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The Raw Shark Texts by Steven Hall
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The Raw Shark Texts (edition 2007)

by Steven Hall

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2,0641033,219 (3.73)1 / 122
Member:thalassa_thalassa
Title:The Raw Shark Texts
Authors:Steven Hall
Info:Canongate Books Ltd (2007), Edition: New edition, Paperback, 430 pages
Collections:Your library, Fiction
Rating:**
Tags:_book

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The Raw Shark Texts by Steven Hall

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English (93)  Finnish (3)  Dutch (2)  French (2)  Italian (1)  German (1)  Spanish (1)  All (103)
Showing 1-5 of 93 (next | show all)
"since his death my Granddad had become more a collection of scenes than a real man to me." (79)

When I was assigned to teach The Modern Novel, I wanted to teach a novel about being a book-- in the physical sense. Novels are often books, of course, but in this electronic age they don't have to be. My students were pretty split on the far-out ideas Hall advances in The Raw Shark Texts-- some thought the book was baffling in the extreme, others thought it was the coolest thing they'd ever read. I'm okay with such a contradiction.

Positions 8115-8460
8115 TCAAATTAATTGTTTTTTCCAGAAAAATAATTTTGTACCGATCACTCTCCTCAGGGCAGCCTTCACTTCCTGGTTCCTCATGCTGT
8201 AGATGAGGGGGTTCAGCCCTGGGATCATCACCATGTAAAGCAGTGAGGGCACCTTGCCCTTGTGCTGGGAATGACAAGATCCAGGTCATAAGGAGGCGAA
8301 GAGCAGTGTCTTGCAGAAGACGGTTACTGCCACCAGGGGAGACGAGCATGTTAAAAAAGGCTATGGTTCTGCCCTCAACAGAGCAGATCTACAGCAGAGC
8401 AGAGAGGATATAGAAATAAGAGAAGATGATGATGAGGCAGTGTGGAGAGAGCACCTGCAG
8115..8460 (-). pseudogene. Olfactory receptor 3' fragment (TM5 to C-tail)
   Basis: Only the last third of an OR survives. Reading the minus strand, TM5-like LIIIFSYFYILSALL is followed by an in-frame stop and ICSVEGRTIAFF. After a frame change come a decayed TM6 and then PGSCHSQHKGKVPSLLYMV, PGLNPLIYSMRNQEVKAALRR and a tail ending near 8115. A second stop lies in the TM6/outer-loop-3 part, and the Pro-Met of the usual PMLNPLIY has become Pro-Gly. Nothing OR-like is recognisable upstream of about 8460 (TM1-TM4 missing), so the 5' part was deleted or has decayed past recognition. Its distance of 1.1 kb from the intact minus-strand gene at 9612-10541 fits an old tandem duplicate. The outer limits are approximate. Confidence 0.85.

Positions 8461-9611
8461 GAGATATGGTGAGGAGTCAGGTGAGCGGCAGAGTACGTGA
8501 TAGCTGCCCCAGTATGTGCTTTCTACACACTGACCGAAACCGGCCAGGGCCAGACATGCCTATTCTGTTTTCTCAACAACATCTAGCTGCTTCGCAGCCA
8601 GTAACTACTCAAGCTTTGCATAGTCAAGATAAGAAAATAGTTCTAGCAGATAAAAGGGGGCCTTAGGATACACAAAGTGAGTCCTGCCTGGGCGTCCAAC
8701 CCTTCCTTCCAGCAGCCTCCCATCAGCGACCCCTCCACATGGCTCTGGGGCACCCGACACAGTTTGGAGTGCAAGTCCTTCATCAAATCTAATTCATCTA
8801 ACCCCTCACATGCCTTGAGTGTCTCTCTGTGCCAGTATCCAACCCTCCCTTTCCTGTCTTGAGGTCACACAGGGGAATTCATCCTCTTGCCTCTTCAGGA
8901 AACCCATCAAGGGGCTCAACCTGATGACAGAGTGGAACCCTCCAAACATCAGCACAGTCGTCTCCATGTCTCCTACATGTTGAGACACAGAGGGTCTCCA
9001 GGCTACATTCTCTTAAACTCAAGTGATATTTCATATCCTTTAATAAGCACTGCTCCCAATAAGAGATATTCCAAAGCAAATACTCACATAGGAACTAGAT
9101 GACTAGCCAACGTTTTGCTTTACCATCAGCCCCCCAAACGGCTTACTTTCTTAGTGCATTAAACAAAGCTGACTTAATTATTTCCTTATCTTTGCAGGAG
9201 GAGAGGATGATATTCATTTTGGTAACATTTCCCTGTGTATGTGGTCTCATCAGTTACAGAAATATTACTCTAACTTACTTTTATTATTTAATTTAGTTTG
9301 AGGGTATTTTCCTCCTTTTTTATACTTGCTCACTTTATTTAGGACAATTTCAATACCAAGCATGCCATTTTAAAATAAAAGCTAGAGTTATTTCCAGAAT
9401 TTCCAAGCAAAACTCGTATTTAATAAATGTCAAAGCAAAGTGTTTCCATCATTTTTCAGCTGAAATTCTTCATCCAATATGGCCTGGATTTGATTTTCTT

We read the book in the context of what N. Katherine Hayles in Writing Machines calls the "technotext": "When a literary work interrogates the inscription technology that produces it." (An "inscription technology" is a device that initiates material changes that can be read as marks, e.g., print books, computers, telegraphy, video and film, basically any technology that produces interpretable, linguistic information.) When a print book calls attention to the fact that it is a print book, it is a technotext, and Hayles argues that you should look at technotexts not just to see what the text "means," but how that meaning interacts with the material form of the text. (Hayles has actually written about The Raw Shark Texts herself, but ended up going in a different direction than what I'm going to do with her ideas here.)